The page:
The BMW 7 Series just went from a gramophone to Sonos wireless surround sound. While lovely to spend time in, the previous-gen G11 7 Series wasn’t exactly a technology powerhouse. It was fine, and it had its little tablet screen in the rear center console to control the climate, but this new BMW G70 7 Series is about ten steps forward. It’s the Space Shuttle compared to Wilber Wright’s flying machine. So let’s dig into this new 7 Series and all of its new technology, to understand just how big of a jump it’s made since the G11.

Level 3 Autonomy

Let’s start with the heavy duty stuff first. The new BMW G70 7 Series is the first car in the U.S. market to be equipped with the hardware for Level 3 autonomous driving. That claim does come with an asterisk, as Level 3 isn’t yet legal in the ‘States so the 7 Series can’t actually use the new hardware that it has, but it does indeed have it. The main hardware component that provides the 7 Series with Level 3 tech is a LiDAR system, from Innoviz.

This new LiDAR system from Innoviz is ultra compact and built into the kidney grille of the new 7 Series and i7, completely hiding it from sight. That LiDAR unit, along with an array of other sensors and cameras, helps provide the G70 7er with the most advanced Level 3 tech on the market.

What is Level 3 autonomy? We wrote a deep dive on it here, if you want to read further into it, but it’s essentially the ability for the car to drive itself entirely, without any driver input whatsoever, during a certain set of circumstances. In this case, BMW’s Level 3 self-driving system will be limited to highway use in moderate traffic, at speeds up to 60 km/h (37 mph). If you live in China, Germany, or other European markets, Level 3 is becoming legal soon. If you’re an American customer, your 7 Series or i7 will technically be capable of driving itself on the highway, within the proper speed parameters, but you won’t be allowed to do it.

Electrification is the New Black

Electrification is what’s in now, as the auto industry not-so-slowly moves into the future. Which means almost all 7 Series models are electrified in one way or another. Even the relatively entry-level models; the BMW 735i and 740i, use 48-volt mild hybrid powertrains. While that doesn’t mean they can power themselves on electricity along (they actually can but you can crawl faster), it does mean they have electric motors built into their eight-speed transmissions, helping the engine. That allows for better efficiency, increased engine response, less turbo-lag, smoother auto start/stop, and quicker warm starts.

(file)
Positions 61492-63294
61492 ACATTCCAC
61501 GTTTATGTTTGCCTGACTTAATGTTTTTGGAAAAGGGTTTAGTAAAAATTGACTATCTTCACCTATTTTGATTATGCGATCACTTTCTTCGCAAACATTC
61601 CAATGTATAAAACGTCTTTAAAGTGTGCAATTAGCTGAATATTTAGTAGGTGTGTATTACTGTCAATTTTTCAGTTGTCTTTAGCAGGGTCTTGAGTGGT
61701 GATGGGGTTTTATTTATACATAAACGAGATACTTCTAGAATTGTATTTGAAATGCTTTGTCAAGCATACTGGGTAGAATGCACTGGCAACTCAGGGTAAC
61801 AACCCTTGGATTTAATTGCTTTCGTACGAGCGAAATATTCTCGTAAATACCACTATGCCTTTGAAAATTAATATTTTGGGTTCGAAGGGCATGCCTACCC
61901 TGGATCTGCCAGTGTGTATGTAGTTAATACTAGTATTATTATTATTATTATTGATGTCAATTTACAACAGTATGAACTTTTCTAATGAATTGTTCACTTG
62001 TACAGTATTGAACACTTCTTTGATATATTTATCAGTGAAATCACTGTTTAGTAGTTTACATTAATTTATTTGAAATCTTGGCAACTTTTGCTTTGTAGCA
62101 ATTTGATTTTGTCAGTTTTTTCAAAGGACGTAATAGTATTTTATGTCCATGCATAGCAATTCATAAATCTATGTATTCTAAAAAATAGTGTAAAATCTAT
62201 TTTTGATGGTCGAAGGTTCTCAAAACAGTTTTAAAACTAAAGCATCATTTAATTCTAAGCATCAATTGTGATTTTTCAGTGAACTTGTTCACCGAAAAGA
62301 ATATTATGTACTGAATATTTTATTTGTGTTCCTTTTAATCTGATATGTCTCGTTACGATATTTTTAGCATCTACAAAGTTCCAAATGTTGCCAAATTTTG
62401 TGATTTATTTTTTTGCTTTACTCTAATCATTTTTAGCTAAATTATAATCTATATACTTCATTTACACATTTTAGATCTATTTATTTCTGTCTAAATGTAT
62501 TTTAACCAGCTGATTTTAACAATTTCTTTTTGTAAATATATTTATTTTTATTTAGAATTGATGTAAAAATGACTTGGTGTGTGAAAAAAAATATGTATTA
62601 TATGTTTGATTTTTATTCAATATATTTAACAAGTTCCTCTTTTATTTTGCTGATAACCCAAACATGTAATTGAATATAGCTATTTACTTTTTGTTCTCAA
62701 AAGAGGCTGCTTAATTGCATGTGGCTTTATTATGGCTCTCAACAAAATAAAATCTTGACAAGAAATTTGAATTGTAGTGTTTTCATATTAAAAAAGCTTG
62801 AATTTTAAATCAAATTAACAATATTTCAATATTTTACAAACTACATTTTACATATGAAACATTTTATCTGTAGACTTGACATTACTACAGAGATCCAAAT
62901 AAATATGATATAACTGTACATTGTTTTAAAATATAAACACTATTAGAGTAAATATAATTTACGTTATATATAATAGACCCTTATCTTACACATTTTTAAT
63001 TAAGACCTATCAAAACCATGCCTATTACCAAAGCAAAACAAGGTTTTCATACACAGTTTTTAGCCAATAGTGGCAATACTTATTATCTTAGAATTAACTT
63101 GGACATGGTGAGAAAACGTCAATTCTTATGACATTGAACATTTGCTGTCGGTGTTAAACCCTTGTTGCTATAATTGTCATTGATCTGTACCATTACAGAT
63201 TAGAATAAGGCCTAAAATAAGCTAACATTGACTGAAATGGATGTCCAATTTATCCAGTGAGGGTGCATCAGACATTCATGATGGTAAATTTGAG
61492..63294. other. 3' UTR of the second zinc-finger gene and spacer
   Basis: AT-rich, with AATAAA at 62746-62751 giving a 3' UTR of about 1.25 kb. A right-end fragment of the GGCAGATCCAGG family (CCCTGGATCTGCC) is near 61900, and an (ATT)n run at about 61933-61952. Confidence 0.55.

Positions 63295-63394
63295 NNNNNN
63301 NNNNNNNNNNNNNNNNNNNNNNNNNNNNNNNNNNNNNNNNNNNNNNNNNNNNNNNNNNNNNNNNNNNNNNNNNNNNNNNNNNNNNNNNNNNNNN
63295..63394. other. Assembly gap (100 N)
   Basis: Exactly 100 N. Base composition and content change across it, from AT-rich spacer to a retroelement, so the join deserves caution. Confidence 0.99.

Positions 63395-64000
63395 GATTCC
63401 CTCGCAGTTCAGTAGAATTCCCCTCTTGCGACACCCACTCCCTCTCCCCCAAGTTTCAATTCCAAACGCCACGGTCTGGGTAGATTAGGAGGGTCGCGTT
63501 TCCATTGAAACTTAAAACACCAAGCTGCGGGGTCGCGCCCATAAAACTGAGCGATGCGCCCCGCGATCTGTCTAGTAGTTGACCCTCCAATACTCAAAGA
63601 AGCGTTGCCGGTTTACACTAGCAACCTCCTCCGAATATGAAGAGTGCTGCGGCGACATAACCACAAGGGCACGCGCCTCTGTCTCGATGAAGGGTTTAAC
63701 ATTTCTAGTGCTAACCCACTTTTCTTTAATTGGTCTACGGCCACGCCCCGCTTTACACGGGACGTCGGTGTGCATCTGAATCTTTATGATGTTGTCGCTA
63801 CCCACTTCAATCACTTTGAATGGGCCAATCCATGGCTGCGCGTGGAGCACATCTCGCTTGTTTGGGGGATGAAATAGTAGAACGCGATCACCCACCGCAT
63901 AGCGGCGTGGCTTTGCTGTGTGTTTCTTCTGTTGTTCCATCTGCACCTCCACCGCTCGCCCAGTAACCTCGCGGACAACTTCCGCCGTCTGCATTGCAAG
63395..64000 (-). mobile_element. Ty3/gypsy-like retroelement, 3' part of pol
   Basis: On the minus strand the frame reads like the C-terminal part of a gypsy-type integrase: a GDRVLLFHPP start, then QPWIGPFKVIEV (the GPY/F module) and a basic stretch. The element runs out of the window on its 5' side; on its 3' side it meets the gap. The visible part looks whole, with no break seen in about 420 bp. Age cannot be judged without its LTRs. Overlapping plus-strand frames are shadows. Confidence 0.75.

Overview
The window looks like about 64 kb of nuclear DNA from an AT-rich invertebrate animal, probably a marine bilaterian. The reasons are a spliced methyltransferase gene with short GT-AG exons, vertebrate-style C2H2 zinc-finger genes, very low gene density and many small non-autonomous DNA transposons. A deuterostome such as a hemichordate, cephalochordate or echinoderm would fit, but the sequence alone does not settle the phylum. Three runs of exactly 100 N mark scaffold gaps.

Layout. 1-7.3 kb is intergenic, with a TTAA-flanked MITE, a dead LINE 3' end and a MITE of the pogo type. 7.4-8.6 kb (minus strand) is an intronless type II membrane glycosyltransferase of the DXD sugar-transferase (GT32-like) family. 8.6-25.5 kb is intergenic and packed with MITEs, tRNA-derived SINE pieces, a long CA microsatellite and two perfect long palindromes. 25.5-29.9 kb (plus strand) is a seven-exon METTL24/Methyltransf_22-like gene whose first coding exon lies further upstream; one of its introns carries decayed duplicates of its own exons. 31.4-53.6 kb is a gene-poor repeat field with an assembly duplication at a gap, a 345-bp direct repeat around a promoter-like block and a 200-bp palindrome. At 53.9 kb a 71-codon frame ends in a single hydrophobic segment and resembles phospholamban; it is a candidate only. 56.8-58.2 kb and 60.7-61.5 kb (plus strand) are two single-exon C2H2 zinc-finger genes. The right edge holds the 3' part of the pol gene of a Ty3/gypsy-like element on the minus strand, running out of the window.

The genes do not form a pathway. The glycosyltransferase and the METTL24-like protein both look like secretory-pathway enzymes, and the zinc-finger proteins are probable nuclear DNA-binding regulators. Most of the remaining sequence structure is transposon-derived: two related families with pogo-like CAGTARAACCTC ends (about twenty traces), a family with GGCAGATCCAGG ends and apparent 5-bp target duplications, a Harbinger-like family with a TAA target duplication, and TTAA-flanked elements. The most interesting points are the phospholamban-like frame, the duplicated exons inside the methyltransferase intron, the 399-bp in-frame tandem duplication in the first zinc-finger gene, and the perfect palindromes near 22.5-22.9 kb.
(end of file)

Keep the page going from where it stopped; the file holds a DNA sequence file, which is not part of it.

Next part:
The headlining engine — BMW’s new S68 from the 760i, which we did a deep dive into as well — is also a 48-volt mild-hybrid in all models it’s used in. It can’t power itself at all under electric power alone but that’s not really the point. Instead, as with the B58 engined cars, the mild hybrid system is only there to increase efficiency and smooth the engine out.

Ramping things up a bit is the BMW M760e plug-in hybrid. It will be a full-blown plug-in hybrid, with a large enough battery pack to provide 52 miles of pure electric driving. Interestingly, despite also having “60” in its name, the M760e doesn’t share the 760i’s S68 V8 engine. Instead, it uses a version of the B58 engine, paired with an electric motor, to make 563 horsepower and 590 lb-ft. So while the six-cylinder engines use electrification for efficiency, the M760e uses it for power.